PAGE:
'You Launch Like A Granny' catapults water balloons for a cause
Proceeds went to Granny's House, a place for children in public housing after school.
Apr. 26, 2011
Vibrantly colored water balloons soared across Carnahan Quadrangle on Wednesday, hurtling from giant slingshots toward far-away targets.
The “You Launch Like A Granny” event was a fundraiser for Granny's House, which provides a nurturing place for children in public housing to spend time after school.
Event Organizer Chris Binkley was a volunteer with Granny's House previously.
“I'm a college student, so I'm always on campus,” Binkley said. “I was shocked when I volunteered to see that less than a mile away from our campus there are kids who are in the exact opposite kind of situation. They don't even have the assurance of necessary things, like food.”
When Binkley became too busy to donate his time, he decided to create the event.
“I was walking by Tiger Plaza one day and saw people illegally throwing water balloons,” he said. “I thought, 'why don't we try to do that same thing, but do it in a way that's a little more safe?'”
Safety was definitely a concern, as the balloons could cause bruises. Part of Binkley's job as an event organizer was considering the legal aspect and preparing waivers for participants.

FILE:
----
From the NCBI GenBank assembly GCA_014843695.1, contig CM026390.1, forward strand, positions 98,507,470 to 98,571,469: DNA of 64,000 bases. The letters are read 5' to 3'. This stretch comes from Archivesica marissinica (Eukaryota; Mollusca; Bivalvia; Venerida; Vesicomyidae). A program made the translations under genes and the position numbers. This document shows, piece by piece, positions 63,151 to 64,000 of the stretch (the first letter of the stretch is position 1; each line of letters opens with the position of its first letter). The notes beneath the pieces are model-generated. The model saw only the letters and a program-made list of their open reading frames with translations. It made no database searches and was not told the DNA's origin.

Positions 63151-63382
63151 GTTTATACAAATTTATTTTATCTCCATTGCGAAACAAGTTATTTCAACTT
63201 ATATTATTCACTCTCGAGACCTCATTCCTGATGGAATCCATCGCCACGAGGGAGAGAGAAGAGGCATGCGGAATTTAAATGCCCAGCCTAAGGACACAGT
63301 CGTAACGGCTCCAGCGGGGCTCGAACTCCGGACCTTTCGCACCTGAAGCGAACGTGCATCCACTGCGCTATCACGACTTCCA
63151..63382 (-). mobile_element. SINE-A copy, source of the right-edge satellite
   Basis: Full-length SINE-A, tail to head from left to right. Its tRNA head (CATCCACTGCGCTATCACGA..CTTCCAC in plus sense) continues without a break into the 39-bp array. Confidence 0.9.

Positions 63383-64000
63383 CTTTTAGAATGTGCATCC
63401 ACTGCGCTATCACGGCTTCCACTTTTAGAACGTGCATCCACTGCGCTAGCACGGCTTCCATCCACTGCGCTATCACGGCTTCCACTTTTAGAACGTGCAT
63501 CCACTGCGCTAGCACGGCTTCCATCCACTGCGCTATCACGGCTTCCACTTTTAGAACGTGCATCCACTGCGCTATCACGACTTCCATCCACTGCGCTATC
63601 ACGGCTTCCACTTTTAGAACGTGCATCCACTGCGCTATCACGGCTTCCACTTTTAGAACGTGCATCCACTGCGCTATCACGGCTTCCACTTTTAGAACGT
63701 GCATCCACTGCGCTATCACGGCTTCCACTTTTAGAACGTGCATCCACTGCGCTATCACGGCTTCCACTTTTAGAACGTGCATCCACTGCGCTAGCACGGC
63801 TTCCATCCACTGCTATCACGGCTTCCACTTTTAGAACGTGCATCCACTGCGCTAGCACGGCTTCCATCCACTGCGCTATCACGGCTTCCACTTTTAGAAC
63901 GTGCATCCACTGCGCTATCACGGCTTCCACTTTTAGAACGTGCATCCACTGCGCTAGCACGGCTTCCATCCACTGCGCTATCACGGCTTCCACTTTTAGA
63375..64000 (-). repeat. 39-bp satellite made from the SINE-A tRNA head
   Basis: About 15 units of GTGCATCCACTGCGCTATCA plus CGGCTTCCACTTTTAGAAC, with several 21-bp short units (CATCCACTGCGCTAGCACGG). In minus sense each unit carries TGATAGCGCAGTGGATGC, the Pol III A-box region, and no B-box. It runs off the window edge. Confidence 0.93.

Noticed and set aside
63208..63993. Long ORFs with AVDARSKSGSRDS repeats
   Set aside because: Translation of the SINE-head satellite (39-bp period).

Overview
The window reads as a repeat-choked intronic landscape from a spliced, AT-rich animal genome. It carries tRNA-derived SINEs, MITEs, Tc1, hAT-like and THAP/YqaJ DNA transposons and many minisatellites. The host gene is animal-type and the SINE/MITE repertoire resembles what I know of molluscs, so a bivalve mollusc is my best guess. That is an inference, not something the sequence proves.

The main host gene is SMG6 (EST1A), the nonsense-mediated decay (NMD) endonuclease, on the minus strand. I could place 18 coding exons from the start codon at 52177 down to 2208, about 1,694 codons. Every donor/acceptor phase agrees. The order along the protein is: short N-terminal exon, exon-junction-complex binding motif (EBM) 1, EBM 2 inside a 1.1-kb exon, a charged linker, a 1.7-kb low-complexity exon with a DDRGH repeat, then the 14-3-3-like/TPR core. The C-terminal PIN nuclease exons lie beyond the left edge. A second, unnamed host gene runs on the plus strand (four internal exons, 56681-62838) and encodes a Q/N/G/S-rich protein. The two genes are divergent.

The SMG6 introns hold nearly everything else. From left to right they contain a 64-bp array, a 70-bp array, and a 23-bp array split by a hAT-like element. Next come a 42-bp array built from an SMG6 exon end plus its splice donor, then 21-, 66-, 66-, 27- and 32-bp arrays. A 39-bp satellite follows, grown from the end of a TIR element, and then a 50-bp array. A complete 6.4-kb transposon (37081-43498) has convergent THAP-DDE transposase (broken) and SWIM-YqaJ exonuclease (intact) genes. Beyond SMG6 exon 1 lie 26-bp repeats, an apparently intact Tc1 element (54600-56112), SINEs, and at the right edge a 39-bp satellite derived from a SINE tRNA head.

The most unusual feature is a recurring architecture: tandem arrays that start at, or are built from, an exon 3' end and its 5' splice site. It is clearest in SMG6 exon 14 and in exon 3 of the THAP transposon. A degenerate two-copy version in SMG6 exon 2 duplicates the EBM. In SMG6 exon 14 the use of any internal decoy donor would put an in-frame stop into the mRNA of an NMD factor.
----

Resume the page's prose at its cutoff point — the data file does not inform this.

As a mass communications major, Binkley garnered interest in the fundraiser by creating posters and a flashy video, which he described as a labor of love.
“The logo and the video were really important to this event,” Binkley said. “The video carried the weight of the professionalism and the fun.”
Binkley said the event grew as he organized it.
“When I originally cast the idea for how big it was going to be, I didn't factor in how much excitement would be shown,” he said. “We doubled our expectations, made more launchers, and brought on 80 volunteers just to staff the event. I think it's going to be a historic day.”
Although he is graduating after this semester, Binkley believes “You Launch Like a Granny” might become an annual event.
“Being a senior, I'm leaving,” Binkley said, “But so far everybody I've talked to wants to carry the torch. Everybody's just assuming this is the first of a long series.”
Event volunteer Gabe Diya said his favorite part was watching people have fun.
“Grown men act like little kids again, throwing water balloons,” Diya said. “It's not every day you can do that.”
Children from Granny's House attended the event as well.
“They loved it,” Granny's House Director Pam Ingram said. “I think the good thing about taking them to events like that is they can see they are a part of something really positive. It places their lives in a positive context.”
The event raised about $1,500, which will go towards purchasing athletic equipment for the children.
“It was incredible,” Ingram said. “I knew about it, but it was much grander than I had ever imagined. There was so much support.”
Binkley said it is great to see what people can do when they recognize their help is needed.
“It's just incredible to see the kind of movement you can make towards helping out other people when you understand that you have means yourself, and when you're in a position, you can help,” Binkley said.